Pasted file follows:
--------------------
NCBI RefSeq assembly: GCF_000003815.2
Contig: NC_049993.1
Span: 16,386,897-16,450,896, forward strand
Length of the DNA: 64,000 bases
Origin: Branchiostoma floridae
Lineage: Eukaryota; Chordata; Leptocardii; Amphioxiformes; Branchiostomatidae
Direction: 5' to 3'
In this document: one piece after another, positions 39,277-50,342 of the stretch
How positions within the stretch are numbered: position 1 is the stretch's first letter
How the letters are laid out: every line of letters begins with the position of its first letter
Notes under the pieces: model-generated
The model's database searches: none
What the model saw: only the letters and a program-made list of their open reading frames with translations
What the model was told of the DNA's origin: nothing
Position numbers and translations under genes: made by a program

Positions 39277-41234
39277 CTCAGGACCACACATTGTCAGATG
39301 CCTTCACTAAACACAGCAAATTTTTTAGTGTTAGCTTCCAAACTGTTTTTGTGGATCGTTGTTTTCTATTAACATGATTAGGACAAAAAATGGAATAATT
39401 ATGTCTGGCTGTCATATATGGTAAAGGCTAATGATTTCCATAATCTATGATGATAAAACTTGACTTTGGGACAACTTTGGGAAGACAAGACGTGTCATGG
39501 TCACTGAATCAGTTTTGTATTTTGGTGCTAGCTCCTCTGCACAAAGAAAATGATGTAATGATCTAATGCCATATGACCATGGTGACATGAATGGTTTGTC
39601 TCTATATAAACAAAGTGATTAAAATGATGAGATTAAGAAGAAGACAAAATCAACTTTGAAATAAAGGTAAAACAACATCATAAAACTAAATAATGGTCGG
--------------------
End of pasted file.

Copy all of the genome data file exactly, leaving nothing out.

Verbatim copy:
NCBI RefSeq assembly: GCF_000003815.2
Contig: NC_049993.1
Span: 16,386,897-16,450,896, forward strand
Length of the DNA: 64,000 bases
Origin: Branchiostoma floridae
Lineage: Eukaryota; Chordata; Leptocardii; Amphioxiformes; Branchiostomatidae
Direction: 5' to 3'
In this document: one piece after another, positions 39,277-50,342 of the stretch
How positions within the stretch are numbered: position 1 is the stretch's first letter
How the letters are laid out: every line of letters begins with the position of its first letter
Notes under the pieces: model-generated
The model's database searches: none
What the model saw: only the letters and a program-made list of their open reading frames with translations
What the model was told of the DNA's origin: nothing
Position numbers and translations under genes: made by a program

Positions 39277-41234
39277 CTCAGGACCACACATTGTCAGATG
39301 CCTTCACTAAACACAGCAAATTTTTTAGTGTTAGCTTCCAAACTGTTTTTGTGGATCGTTGTTTTCTATTAACATGATTAGGACAAAAAATGGAATAATT
39401 ATGTCTGGCTGTCATATATGGTAAAGGCTAATGATTTCCATAATCTATGATGATAAAACTTGACTTTGGGACAACTTTGGGAAGACAAGACGTGTCATGG
39501 TCACTGAATCAGTTTTGTATTTTGGTGCTAGCTCCTCTGCACAAAGAAAATGATGTAATGATCTAATGCCATATGACCATGGTGACATGAATGGTTTGTC
39601 TCTATATAAACAAAGTGATTAAAATGATGAGATTAAGAAGAAGACAAAATCAACTTTGAAATAAAGGTAAAACAACATCATAAAACTAAATAATGGTCGG